COLUMBUS, Ohio – Ohio’s young hunters checked 1,843 wild turkeys during the 2020 two-day spring youth season, April 18 and 19, according to the Ohio Department of Natural Resources (ODNR) Division of Wildlife. Young hunters harvested 1,331 wild turkeys during the same weekend in 2019.
Youth hunters were required to be accompanied by a non-hunting adult during the two-day season. Learning from an experienced hunter is key to developing the skills to successfully harvest a wild turkey.
Top 11 counties for wild turkey harvest during the 2020 youth season include: Monroe (71), Tuscarawas (68), Muskingum (63), Meigs (57), Washington (55), Noble (51), Guernsey (48), Belmont (47), Coshocton (45), Columbiana (44) and Harrison (44).
Ohio offers more opportunities for hunters of all ages to pursue wild turkeys. The state has two zones for spring turkey hunting: the south zone and the northeast zone. For 2020, the south zone hunting dates are from Monday, April 20, to Sunday, May 17. The northeast zone dates are from Monday, May 4, to Sunday, May 31. Find complete details in the 2019-2020 Hunting and Trapping Regulations or at wildohio.gov. For summaries of past turkey seasons, visit wildohio.gov/turkeyharvest.
Hunting hours from April 20-26 in the south zone and May 4-10 in the northeast zone are 30 minutes before sunrise until noon. Hunting hours from April 27 to May 17 in the south zone and May 11-31 in the northeast zone are 30 minutes before sunrise to sunset.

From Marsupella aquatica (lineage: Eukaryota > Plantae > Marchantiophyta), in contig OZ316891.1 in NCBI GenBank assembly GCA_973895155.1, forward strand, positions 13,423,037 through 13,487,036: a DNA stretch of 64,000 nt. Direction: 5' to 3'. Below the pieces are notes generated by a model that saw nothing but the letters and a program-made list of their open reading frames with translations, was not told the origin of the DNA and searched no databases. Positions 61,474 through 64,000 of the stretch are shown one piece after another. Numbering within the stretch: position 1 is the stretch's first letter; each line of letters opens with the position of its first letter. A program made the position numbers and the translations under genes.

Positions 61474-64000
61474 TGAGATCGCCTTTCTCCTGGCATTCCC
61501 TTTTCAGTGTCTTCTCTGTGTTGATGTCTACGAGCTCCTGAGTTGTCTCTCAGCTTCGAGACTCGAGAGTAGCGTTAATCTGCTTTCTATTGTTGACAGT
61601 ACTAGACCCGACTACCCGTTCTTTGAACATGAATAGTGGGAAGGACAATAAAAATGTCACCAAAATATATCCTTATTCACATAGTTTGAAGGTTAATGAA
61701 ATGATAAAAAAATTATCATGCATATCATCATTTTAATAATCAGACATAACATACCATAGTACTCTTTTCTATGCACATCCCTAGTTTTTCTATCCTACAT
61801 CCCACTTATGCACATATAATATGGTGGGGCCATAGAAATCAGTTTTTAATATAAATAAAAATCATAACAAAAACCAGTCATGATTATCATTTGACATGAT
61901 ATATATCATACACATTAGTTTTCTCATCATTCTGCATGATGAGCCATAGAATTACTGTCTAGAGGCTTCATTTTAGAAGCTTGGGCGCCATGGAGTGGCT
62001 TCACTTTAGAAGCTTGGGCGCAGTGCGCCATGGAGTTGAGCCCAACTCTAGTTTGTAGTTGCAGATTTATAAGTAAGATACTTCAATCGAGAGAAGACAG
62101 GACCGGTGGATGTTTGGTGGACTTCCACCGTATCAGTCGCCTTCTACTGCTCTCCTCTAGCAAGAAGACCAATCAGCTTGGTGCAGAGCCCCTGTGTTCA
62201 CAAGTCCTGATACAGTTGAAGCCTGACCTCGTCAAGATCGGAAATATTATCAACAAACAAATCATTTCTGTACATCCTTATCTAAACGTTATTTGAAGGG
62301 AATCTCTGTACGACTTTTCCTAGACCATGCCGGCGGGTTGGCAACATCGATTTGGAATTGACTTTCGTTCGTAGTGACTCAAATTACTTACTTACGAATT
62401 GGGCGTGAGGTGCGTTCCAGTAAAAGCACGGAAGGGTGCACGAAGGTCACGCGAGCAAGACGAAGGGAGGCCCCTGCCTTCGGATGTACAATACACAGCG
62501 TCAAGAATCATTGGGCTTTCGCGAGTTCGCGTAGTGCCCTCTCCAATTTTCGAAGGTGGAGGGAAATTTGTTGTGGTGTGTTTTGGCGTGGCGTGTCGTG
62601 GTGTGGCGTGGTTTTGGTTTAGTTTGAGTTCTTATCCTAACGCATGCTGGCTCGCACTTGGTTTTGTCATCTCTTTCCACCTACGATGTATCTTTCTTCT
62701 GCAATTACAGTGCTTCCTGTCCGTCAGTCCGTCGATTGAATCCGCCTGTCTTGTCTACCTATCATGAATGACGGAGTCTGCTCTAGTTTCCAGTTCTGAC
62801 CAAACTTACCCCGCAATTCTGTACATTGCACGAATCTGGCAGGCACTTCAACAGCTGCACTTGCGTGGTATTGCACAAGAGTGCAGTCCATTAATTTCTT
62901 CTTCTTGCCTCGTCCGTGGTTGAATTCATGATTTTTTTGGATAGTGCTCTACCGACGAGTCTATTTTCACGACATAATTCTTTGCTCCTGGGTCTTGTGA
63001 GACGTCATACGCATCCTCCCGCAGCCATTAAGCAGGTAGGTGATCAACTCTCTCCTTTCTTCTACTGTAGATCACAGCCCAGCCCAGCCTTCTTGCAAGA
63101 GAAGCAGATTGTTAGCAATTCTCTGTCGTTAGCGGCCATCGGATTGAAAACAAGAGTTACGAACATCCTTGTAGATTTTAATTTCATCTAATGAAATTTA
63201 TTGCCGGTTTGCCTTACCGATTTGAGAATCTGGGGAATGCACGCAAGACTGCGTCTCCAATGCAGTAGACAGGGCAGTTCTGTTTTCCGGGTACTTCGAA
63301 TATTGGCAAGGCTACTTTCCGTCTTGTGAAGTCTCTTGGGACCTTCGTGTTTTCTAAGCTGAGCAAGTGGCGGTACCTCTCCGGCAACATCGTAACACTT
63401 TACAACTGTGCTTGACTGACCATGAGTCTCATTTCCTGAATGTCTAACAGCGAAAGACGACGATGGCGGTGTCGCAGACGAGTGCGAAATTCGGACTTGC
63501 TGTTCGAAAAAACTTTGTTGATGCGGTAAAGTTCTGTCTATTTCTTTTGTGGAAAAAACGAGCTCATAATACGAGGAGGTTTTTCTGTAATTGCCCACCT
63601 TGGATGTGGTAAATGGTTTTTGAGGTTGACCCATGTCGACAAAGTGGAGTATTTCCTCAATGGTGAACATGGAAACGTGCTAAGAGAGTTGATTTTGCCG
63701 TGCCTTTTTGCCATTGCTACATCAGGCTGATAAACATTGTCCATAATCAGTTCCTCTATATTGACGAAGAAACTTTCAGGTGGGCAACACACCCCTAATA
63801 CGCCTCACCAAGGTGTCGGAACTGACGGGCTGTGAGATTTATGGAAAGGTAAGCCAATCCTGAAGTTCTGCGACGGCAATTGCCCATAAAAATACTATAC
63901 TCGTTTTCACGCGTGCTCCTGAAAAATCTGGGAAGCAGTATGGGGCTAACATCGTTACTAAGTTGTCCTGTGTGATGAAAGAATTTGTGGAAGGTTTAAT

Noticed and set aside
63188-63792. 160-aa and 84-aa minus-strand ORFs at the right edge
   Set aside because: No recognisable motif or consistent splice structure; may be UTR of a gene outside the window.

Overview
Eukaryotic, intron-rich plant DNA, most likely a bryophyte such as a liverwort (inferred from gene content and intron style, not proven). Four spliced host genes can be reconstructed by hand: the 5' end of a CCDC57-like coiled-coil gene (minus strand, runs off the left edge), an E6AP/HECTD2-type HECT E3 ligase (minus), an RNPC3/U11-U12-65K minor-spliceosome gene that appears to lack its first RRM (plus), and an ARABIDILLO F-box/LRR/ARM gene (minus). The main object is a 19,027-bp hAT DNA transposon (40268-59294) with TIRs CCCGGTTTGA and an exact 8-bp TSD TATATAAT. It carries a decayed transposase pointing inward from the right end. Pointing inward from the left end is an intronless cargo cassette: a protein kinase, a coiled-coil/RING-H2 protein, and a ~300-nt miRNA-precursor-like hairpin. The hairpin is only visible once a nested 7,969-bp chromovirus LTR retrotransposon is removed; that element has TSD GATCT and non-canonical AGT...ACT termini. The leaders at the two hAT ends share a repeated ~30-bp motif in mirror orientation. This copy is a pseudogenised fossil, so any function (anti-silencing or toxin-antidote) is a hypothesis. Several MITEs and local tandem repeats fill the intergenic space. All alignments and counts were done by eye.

The spring turkey season bag limit is two bearded wild turkeys. Hunters may harvest one bearded turkey per day, and a second spring turkey permit may be purchased at any time throughout the spring turkey season. Turkeys are required to be checked no later than 11:30 p.m. the day of harvest. All hunters are required to report their turkey harvest using the automated game-check system, which is available online, by phone or at a participating license agent.
Hunters may hunt wild turkeys with shotguns or archery equipment. It is unlawful to hunt turkeys using bait, live decoys or electronic calling devices, or to shoot a wild turkey while it is in a tree. The Division of Wildlife advises turkey hunters to wear hunter orange clothing when entering, leaving or moving through hunting areas in order to remain visible to others.
Photo credit: Erich Long